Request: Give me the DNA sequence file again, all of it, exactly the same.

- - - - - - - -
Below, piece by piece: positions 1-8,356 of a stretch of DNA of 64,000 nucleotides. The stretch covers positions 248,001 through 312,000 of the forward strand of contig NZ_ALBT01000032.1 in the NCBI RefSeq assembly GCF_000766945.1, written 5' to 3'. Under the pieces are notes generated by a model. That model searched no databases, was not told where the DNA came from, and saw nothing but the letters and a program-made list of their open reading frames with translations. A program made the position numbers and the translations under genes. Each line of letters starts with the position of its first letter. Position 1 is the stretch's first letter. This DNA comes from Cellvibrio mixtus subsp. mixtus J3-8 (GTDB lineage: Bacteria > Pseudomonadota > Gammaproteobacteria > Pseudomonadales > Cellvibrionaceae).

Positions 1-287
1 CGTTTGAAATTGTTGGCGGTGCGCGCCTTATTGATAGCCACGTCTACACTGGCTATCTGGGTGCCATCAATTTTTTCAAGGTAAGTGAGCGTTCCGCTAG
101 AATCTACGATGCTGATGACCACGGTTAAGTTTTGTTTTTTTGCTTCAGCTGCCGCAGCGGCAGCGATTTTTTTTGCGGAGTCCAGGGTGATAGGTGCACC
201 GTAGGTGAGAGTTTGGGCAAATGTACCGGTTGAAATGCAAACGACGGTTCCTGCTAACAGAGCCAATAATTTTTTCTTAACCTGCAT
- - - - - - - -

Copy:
Below, piece by piece: positions 1-8,356 of a stretch of DNA of 64,000 nucleotides. The stretch covers positions 248,001 through 312,000 of the forward strand of contig NZ_ALBT01000032.1 in the NCBI RefSeq assembly GCF_000766945.1, written 5' to 3'. Under the pieces are notes generated by a model. That model searched no databases, was not told where the DNA came from, and saw nothing but the letters and a program-made list of their open reading frames with translations. A program made the position numbers and the translations under genes. Each line of letters starts with the position of its first letter. Position 1 is the stretch's first letter. This DNA comes from Cellvibrio mixtus subsp. mixtus J3-8 (GTDB lineage: Bacteria > Pseudomonadota > Gammaproteobacteria > Pseudomonadales > Cellvibrionaceae).

Positions 1-287
1 CGTTTGAAATTGTTGGCGGTGCGCGCCTTATTGATAGCCACGTCTACACTGGCTATCTGGGTGCCATCAATTTTTTCAAGGTAAGTGAGCGTTCCGCTAG
101 AATCTACGATGCTGATGACCACGGTTAAGTTTTGTTTTTTTGCTTCAGCTGCCGCAGCGGCAGCGATTTTTTTTGCGGAGTCCAGGGTGATAGGTGCACC
201 GTAGGTGAGAGTTTGGGCAAATGTACCGGTTGAAATGCAAACGACGGTTCCTGCTAACAGAGCCAATAATTTTTTCTTAACCTGCAT